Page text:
That gulf in understanding between two Americas will likely continue to rage in Congress, threatening Biden's ability to govern at a time of economic upheaval and an accelerating coronavirus crisis.
For Trump, the defeat and his exit from the White House at the transition on January 20 will above all be a story of personal humiliation.
He shocked the country and the world when he stormed to victory in 2016 as a political newcomer taking down the seasoned Democrat Hillary Clinton in his first shot at public office.
Then for much of his administration he appeared invulnerable to the normal laws of politics.
His showbiz style of running the government made him perhaps the most watched -- and controversial -- individual on the planet.
He survived impeachment, tore up diplomatic norms, and was so omnipresent in the media that he lodging himself in the consciousness of ordinary Americans in a way never previously experienced.
A former reality TV star and celebrity real estate developer, he gave the impression of someone who always got his own way.
To crowds at rallies he loved to boast "we're going to win so much, you're going to be so sick and tired of winning." And to people he didn't like, his go-to insult was "loser."
Yet now he's a loser himself -- as perhaps he already feared on the morning of the election.
"Winning is easy," he mused as polls opened. "Losing is never easy. Not for me."
Pro-Biden or anti-Trump?
Biden secured his win by recapturing the Midwestern states of Pennsylvania, Michigan and Wisconsin -- traditional Democratic territory that Trump had flipped in 2016 with his powerful appeal to white, working class voters.
The Democrat was also running slender majorities as vote counting approached an end in Arizona and Nevada, while the tally in Georgia was so close that the state declared it would hold a recount.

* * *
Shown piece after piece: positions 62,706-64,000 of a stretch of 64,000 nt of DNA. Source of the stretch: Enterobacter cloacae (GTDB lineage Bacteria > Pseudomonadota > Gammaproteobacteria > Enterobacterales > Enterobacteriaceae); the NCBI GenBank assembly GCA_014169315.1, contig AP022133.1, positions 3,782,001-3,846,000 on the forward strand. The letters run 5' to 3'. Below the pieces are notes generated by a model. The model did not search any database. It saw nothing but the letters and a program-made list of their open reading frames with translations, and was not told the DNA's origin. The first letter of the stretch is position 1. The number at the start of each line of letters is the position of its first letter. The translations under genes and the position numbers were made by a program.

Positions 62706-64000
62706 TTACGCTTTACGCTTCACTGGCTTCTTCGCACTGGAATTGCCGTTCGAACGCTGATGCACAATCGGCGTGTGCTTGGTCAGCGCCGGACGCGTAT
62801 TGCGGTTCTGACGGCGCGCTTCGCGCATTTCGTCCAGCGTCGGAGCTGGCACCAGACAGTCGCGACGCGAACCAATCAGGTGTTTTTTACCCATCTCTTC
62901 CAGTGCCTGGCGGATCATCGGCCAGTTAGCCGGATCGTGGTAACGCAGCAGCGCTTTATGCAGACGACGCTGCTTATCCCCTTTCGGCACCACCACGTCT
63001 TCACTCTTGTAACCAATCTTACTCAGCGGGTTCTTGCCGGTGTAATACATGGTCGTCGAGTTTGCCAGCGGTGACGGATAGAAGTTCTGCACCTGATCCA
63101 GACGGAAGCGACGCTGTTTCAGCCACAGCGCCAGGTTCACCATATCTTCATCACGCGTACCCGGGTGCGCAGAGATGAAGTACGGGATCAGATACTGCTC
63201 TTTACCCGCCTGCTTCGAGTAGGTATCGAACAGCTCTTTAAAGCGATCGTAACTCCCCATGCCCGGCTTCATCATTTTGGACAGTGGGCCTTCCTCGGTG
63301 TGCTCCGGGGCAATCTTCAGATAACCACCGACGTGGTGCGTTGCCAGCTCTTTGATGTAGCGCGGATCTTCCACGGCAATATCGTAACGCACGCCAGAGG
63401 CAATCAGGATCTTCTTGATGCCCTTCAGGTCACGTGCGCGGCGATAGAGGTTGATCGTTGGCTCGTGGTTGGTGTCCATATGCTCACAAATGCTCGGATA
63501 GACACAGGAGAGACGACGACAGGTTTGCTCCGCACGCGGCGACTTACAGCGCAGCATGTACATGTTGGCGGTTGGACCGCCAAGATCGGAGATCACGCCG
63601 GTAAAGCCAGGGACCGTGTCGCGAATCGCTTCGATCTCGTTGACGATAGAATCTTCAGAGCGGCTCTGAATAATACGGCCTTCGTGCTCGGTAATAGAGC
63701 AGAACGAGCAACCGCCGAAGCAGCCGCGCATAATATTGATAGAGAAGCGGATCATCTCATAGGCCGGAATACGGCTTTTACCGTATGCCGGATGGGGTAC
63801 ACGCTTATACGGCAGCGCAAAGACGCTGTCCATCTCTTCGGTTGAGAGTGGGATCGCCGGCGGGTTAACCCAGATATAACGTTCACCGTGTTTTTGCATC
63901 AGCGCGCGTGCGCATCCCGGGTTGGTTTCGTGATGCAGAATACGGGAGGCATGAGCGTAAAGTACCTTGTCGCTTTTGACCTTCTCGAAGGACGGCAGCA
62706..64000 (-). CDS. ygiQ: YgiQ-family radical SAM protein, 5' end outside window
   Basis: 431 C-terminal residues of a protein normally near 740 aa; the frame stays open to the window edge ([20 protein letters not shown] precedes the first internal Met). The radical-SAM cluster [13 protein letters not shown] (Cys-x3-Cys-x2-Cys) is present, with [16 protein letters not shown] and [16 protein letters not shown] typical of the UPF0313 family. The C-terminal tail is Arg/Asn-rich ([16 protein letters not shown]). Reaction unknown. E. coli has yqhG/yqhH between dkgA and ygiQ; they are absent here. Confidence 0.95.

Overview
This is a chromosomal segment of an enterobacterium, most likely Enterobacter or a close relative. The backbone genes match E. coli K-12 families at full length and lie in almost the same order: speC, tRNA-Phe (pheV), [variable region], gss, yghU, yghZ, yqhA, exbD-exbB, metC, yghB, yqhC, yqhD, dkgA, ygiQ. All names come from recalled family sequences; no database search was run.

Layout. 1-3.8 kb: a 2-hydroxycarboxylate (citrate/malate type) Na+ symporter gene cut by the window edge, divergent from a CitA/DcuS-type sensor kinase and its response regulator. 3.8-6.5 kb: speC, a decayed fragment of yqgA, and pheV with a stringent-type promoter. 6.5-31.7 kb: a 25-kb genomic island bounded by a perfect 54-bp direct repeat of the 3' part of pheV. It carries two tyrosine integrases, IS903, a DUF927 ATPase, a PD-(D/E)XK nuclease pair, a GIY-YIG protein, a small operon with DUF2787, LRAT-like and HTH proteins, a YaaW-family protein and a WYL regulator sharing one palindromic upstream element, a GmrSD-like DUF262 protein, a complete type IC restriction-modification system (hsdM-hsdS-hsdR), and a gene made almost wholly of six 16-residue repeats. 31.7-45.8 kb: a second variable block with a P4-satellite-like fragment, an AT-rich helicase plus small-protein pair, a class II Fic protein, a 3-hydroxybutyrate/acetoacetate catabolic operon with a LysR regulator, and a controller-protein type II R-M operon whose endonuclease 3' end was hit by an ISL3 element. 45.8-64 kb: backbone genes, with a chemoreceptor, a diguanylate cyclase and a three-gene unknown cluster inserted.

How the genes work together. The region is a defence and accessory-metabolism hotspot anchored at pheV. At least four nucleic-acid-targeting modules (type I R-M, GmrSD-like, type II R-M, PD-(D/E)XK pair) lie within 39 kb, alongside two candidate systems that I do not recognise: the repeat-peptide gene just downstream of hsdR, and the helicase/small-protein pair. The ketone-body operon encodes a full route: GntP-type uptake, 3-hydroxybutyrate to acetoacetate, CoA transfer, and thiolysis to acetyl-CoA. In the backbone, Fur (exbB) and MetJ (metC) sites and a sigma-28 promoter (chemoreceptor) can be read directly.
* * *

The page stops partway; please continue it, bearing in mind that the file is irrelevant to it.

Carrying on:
But it was the capture of Pennsylvania that sealed the deal, meaning that even if Trump somehow won all the other unannounced states he still wouldn't accumulate enough electoral college votes.
Biden built his campaign on driving inroads into Trump's working class base, while selling himself to the rest of the country as the responsible, steady leader needed to confront the COVID-19 crisis.
Rejecting Trump's erratic, often cavalier attitude to a virus that has killed more than 230,000 Americans, Biden promised to follow scientific advice and take the tough decisions needed to try and halt the pandemic.
He took a gamble, politically speaking, by not holding the traditional kind of mass rallies that Trump used to great effect, insisting that he wanted to set an example by following government guidelines on social distancing.
His campaign even held back from knocking on doors -- another basic, even essential tactic for rounding up supporters that Trump's team embraced to great effect.
And in a climate of ferocious political partisanship, where almost every aspect of life is now seen through Democratic or Republican lenses, Biden pledged repeatedly to "be a president for all Americans."
In many ways, though, the election was less about Biden, making his third presidential run, than a referendum on Trump -- a figure of hate for opponents and open adoration to his supporters.
Some Republicans pleaded for Trump to expand his coalition with a more moderate pitch aimed at independent voters. But this most polarizing of presidents took the opposite tack, focusing his energy on super-charging his core base.
In the last weeks before the election, Trump addressed rally after rally with extreme, often entirely fact-free speeches. He painted illegal immigrants as murderers and rapists, claimed that Biden opposed God, and said Democrats would strip Americans of their personal firearms and allow mobs to destroy suburbs.
"We love you!" the crowds chanted back.
Confronted with pre-election polls that pointed to his coming defeat, Trump appeared genuinely unable to comprehend what was happening.
"Running against the worst candidate in the history of presidential politics puts pressure on me," Trump said.
"Could you imagine if I lose?"